Credit risk analyst certification
A person with credit analyst training evaluates an applicant's ability to repay a loan and recommends that the loan be approved or denied. Let's look at what to study to become a credit analyst.
Those who train to become credit analysts often find work in banks, lending institutions, credit card companies, investment banks, credit rating agencies, and investment companies. Let's look at what to study to become a credit analyst.
What a credit analyst does
Let's start by understanding what the typical tasks of credit analysts are. A credit analyst collects and reviews financial data pertaining to loan applicants, including their payment habits and history, earnings and savings, and spending patterns. Based on this, he or she recommends loan approval or denial.
In detail, these could be some of the day-to-day tasks of a professional that has completed a credit risk analyst course:
- Conduct a thorough analysis of financial statements and evaluate new, modified, refinancing, and annual due diligence credit applications.
- Provide your institution with recommendations linked to credit risk analysis and assessment.
- Maintain credit files and identify discrepancies and variances.
- The present analysis, findings, and recommendations to managers, with emphasis on applicants' ability to pay.
- Keep up to date with company lending protocols.
- Develop and prepare spreadsheets and models to support credit and loan analysis.
Qualifications and skills
The minimum requirement for this position is usually a degree in finance, accounting, or a related field.
In that sense, the analyst should be familiar with accounting concepts, finance, statistics, ratio analysis, calculus, economics, industry evaluation, and financial statement analysis. Risk analysts in particular are experts in all these concepts and practices.
Some banks and companies provide on-the-job training in credit analysis to candidates who do not have finance-related degrees. In other words, they acquire through work experience what they do not acquire at a university.
However, most analysts are trained at universities, not only obtaining a bachelor's degree, but also a postgraduate degree. In any case, for financial analysts, experience is crucial. In summary, we can present the skills and requirements for credit analysts as follows:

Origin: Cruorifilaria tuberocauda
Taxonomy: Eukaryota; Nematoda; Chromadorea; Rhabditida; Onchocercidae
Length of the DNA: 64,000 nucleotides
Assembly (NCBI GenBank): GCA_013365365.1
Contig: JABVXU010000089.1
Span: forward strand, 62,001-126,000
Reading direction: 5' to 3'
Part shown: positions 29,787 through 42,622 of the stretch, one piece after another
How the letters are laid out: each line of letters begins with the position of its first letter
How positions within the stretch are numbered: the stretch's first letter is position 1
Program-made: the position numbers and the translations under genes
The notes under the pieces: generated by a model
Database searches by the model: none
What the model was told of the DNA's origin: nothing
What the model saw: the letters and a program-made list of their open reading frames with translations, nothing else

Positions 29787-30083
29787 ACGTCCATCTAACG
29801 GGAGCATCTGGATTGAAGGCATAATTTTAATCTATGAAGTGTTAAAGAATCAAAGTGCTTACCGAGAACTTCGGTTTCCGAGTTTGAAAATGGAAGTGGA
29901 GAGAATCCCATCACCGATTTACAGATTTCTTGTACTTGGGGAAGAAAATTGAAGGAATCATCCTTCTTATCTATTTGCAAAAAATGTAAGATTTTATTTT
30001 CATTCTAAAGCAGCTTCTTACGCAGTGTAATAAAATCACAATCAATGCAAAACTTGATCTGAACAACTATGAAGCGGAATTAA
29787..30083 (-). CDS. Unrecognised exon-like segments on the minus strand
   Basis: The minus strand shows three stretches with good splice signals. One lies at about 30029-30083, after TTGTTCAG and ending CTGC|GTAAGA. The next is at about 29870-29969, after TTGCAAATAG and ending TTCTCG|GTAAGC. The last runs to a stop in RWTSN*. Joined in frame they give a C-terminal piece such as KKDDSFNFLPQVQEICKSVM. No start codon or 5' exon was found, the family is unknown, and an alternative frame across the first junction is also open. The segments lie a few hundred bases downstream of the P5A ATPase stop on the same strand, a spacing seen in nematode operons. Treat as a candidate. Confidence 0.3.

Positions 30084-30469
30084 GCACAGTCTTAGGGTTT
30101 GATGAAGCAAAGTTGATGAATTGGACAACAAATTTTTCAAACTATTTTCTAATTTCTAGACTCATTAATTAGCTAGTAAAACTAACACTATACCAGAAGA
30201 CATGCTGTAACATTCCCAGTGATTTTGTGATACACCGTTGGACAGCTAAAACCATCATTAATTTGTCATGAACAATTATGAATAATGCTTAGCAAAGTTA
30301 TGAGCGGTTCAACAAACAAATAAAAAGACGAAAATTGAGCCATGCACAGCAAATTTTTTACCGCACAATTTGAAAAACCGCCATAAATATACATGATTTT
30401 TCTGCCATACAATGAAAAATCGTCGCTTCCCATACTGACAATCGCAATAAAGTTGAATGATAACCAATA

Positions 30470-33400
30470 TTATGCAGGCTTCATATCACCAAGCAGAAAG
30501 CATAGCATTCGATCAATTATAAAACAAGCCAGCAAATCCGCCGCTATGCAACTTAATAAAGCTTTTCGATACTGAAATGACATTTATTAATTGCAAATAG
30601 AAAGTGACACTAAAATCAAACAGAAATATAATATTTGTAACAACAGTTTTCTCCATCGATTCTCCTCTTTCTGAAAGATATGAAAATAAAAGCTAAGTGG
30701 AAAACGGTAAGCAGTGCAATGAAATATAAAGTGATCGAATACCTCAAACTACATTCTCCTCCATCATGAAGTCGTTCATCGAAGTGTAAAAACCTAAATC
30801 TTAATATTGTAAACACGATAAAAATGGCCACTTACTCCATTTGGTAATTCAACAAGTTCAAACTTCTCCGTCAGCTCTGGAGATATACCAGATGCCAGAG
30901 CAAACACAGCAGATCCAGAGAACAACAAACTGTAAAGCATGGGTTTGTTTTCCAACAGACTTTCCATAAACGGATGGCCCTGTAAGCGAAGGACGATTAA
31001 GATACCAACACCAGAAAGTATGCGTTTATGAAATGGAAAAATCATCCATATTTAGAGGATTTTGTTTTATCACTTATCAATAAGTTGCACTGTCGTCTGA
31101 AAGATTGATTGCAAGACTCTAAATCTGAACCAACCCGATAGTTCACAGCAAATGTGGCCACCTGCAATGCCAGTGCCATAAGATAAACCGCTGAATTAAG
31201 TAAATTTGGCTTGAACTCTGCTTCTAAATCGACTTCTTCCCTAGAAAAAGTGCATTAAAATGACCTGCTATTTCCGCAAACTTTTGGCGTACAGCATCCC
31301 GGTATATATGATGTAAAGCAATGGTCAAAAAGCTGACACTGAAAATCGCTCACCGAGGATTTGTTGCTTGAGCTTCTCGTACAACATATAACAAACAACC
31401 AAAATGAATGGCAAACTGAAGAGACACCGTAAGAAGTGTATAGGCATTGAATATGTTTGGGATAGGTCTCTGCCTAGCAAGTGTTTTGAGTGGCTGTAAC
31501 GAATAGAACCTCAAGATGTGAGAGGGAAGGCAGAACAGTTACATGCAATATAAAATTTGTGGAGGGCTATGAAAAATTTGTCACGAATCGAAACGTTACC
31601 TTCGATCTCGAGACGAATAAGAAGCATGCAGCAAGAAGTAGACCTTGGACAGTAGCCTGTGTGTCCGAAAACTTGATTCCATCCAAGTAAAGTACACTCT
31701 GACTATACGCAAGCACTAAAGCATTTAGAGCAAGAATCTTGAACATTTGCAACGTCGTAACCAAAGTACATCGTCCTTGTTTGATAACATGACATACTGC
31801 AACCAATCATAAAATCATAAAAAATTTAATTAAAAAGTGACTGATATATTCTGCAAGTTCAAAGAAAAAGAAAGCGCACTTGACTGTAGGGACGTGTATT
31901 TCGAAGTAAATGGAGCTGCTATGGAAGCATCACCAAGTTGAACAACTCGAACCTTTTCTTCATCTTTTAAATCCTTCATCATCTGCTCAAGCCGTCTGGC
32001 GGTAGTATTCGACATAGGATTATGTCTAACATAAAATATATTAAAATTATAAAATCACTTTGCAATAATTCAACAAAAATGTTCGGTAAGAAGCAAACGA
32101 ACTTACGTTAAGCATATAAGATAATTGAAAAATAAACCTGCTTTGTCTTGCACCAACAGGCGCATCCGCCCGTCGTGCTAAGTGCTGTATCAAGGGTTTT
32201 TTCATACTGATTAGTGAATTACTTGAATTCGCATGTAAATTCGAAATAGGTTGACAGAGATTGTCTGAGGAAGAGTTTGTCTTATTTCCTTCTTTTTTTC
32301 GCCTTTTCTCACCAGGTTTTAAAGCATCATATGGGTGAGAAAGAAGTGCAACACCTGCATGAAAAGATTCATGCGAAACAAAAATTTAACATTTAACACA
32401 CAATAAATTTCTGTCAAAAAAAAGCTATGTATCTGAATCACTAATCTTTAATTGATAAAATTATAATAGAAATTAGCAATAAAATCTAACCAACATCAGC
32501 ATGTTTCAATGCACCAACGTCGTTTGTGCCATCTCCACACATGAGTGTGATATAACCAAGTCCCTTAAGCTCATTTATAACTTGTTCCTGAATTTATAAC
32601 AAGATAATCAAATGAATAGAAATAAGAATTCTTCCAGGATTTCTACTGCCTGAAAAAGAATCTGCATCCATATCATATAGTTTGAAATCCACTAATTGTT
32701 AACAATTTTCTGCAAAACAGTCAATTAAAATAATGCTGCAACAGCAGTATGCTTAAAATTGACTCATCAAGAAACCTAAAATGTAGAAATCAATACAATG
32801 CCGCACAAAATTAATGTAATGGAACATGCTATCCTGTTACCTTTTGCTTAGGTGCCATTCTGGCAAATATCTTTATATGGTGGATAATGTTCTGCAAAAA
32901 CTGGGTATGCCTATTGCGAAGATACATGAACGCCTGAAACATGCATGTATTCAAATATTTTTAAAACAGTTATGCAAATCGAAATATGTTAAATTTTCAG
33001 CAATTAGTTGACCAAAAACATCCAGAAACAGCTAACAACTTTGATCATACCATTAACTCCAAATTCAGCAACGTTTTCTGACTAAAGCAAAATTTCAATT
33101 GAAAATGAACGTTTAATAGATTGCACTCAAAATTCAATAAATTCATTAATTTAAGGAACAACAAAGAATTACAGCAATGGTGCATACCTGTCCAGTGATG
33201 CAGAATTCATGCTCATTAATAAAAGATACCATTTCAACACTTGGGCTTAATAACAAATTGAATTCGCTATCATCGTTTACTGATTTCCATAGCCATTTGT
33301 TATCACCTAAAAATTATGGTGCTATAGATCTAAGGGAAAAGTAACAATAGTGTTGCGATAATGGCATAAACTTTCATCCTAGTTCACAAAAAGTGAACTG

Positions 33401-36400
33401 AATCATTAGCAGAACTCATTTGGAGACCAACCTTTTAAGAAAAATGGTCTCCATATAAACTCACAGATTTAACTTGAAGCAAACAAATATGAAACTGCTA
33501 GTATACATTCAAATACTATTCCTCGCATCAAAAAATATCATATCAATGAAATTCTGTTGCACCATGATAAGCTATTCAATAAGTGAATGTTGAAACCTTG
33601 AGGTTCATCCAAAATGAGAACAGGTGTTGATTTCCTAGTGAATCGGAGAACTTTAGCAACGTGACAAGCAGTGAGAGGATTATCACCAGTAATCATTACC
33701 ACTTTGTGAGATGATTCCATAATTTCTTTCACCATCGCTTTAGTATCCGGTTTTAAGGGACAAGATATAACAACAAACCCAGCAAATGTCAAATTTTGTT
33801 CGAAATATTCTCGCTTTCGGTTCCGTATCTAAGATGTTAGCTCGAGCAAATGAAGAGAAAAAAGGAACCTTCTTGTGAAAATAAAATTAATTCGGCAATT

- Bachelor's degree in finance, accounting, or other business-related fields.
- Two to five years of solid quantitative experience.
- Strong proficiency in MS Office and computer skills.
- Ability to work under high pressure and effectively manage competing deadlines for projects with varying degrees of supervision.
- Strong attention to detail to be able to notice discrepancies in data.
- Impeccable understanding of financial statements, ratios, and mastery of concepts.
Other skills an analyst may need include:
- Diligence in solving problems and moving projects forward.
- Quantitative analysis skills to review large numbers.
- Written and oral communication skills, to effectively inform decision making and summaries.
- Knowledge of the financial industry and the industry in general in which you plan to work.
- Multitasking and being able to prioritize what is really important according to the project.
- Be able to handle some advanced financial software.
The figure of the risk analyst in companies is relatively new, but today a credit analyst course can be the next best thing for your career. Traditionally, it was not available. However, as companies face uncertain scenarios or complex situations, this profile has become crucial for success.
Here at Imarticus, you can enroll in our Credit Risk and Underwriting Prodegree to have access to the best credit risk analyst course.